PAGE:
What Are Automobiles?


Automobiles are four-wheeled vehicles used to carry passengers and cargo. The word comes from the Greek prefix auto- (“self”) and the Latin word movibus (carrying or moving). Most automobiles burn a fuel to power an internal combustion engine, which sends energy through a set of gears to the wheels. The speed and power of the engine, as well as how quickly the gears turn, determine how fast the vehicle goes. The most common fuel for automobiles is gasoline (petrol), but some vehicles use natural gas, electricity or another type of fuel.

The automobile has revolutionized the world, spawning new industries and services including fast-food chains and amusement parks. But it can also be dangerous when drivers are distracted, inattentive or tired.

A car is the most personal means of transport available, allowing individuals to travel at their own pace and without having to wait for or worry about the schedules of others. The independence that comes with owning a car can help improve an individual’s work and social lives, but it can also lead to other destructive behavior, such as substance abuse and reckless driving.

With a growing population, more people need access to transportation than ever before. Automobiles make modern life possible by enabling people to commute and travel for recreation, shopping and work.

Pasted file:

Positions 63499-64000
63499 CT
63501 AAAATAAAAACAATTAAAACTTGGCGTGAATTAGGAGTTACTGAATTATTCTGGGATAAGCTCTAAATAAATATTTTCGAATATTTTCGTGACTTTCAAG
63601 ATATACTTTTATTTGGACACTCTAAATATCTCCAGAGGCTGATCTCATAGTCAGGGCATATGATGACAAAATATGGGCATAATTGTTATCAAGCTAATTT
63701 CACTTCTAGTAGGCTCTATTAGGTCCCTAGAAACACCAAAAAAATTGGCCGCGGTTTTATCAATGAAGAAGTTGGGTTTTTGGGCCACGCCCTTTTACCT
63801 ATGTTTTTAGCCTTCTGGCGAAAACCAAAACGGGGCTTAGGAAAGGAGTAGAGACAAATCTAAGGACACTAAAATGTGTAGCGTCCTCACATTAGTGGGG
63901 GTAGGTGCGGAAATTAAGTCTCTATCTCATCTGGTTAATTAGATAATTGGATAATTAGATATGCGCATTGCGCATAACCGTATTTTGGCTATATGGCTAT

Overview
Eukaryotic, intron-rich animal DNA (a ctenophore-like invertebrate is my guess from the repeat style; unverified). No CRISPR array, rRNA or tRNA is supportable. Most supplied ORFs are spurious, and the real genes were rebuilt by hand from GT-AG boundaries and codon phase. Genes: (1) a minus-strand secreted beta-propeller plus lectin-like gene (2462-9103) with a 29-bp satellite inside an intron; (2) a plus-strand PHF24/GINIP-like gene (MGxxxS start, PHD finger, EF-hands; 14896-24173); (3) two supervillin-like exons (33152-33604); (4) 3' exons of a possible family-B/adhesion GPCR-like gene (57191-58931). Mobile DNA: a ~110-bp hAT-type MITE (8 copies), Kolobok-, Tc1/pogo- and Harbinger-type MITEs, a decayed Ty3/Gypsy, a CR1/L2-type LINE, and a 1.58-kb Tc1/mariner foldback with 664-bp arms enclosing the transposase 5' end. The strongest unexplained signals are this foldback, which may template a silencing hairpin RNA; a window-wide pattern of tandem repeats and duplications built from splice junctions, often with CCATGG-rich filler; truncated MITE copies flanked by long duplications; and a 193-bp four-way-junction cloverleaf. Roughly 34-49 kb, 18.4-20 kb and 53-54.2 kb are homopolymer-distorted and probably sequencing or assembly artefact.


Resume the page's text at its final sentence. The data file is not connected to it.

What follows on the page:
The first automobiles appeared in the late 1800s and were perfected in Germany and France by engineers like Gottlieb Daimler, Karl Benz and Emile Levassor. By 1920, the gasoline-powered automobile had overtaken the streets and highways of Europe and America. American businessman Henry Ford invented the mass production of cars using assembly lines and lowered the price so they could be affordable for middle-class families.

Today’s automobiles have a variety of body styles, from hatchbacks to minivans, and offer different passenger and cargo capacities. Passenger cars account for most of the vehicles on the road and have become a vital mode of family transportation, with Americans logging more than three trillion miles (five trillion kilometers) each year.

Choosing the right automobile is a major decision that should be made carefully. A vehicle that performs well in a variety of situations and offers the latest features will likely be the most popular choice, but it’s important to consider other factors as well.

Some of the most important factors to weigh when selecting an automobile are fuel economy, safety, comfort and price. A top pick in the compact category is the Toyota Corolla, which has excellent reliability ratings from J.D. Power and Kelley Blue Book, as well as a great warranty program. Another good option is the Honda Civic, which has a spacious interior and high fuel economy. If you want something sporty, check out the Subaru Impreza or WRX.

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